Entecavir is a medication used in the treatment of chronic hepatitis B virus (HBV) infection. It belongs to a class of drugs known as nucleoside analog reverse transcriptase inhibitors.

Entecavir works by inhibiting the reverse transcriptase enzyme, which is essential for the replication of the HBV virus. By blocking this enzyme, entecavir helps to reduce the viral load in the body and slow down the progression of hepatitis B.


The medication is typically taken orally in the form of tablets. The dosage and treatment duration depend on various factors such as the severity of the infection, the patient’s liver function, and their previous treatment history.

Regular monitoring of liver function and viral load is important to assess treatment response and adjust therapy if necessary. Adherence to the prescribed dosage is crucial to maintain viral suppression and prevent the development of drug resistance.


Common side effects of entecavir may include headache, fatigue, nausea, and dizziness. More serious side effects, such as liver problems or lactic acidosis, are rare but can occur. It is important to discuss any concerns or potential side effects with a healthcare professional.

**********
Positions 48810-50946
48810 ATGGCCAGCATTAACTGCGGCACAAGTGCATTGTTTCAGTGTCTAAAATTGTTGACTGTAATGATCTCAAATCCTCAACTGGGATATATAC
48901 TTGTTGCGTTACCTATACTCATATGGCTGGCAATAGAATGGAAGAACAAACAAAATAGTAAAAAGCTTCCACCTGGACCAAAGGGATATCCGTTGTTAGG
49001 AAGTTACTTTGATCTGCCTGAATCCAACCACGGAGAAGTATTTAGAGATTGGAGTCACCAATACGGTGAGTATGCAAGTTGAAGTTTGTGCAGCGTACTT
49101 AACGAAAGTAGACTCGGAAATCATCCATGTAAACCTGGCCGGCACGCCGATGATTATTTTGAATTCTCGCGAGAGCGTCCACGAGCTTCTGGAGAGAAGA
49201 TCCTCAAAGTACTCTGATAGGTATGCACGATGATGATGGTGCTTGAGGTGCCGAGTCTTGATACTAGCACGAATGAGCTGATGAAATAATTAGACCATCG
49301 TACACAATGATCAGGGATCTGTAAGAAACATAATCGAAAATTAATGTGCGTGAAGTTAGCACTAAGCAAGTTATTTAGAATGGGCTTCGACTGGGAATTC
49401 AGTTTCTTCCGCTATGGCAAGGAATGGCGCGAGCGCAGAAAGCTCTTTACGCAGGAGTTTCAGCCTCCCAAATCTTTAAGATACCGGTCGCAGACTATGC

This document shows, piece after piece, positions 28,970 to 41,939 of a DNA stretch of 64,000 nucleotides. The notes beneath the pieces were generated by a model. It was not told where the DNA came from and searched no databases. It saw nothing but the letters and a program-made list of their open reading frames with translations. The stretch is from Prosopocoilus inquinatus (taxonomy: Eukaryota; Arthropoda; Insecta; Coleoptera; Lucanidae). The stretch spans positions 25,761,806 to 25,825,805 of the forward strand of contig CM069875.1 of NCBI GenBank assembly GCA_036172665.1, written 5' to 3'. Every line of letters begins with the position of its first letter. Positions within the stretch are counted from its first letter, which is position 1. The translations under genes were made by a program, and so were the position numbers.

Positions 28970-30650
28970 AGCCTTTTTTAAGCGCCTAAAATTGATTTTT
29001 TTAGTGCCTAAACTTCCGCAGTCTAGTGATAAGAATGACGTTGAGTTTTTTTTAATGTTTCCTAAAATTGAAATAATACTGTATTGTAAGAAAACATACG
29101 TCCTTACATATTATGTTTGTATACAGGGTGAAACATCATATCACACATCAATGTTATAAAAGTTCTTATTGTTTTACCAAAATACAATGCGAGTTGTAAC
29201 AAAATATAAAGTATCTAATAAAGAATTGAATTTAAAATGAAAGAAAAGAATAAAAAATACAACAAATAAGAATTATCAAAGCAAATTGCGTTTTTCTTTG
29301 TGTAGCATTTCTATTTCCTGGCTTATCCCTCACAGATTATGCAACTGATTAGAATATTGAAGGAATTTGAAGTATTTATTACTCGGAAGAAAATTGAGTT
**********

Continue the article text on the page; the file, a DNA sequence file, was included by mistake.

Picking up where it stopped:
Entecavir should only be used under the guidance and prescription of a qualified healthcare professional experienced in the treatment of hepatitis B. It may interact with other medications, so it is important to inform the healthcare provider about all medications being taken, including over-the-counter drugs and supplements.


In summary, entecavir is a medication used in the treatment of chronic hepatitis B infection. It inhibits the reverse transcriptase enzyme to reduce the viral load and slow down the progression of the disease. Regular monitoring and adherence to healthcare provider instructions are important during entecavir treatment.

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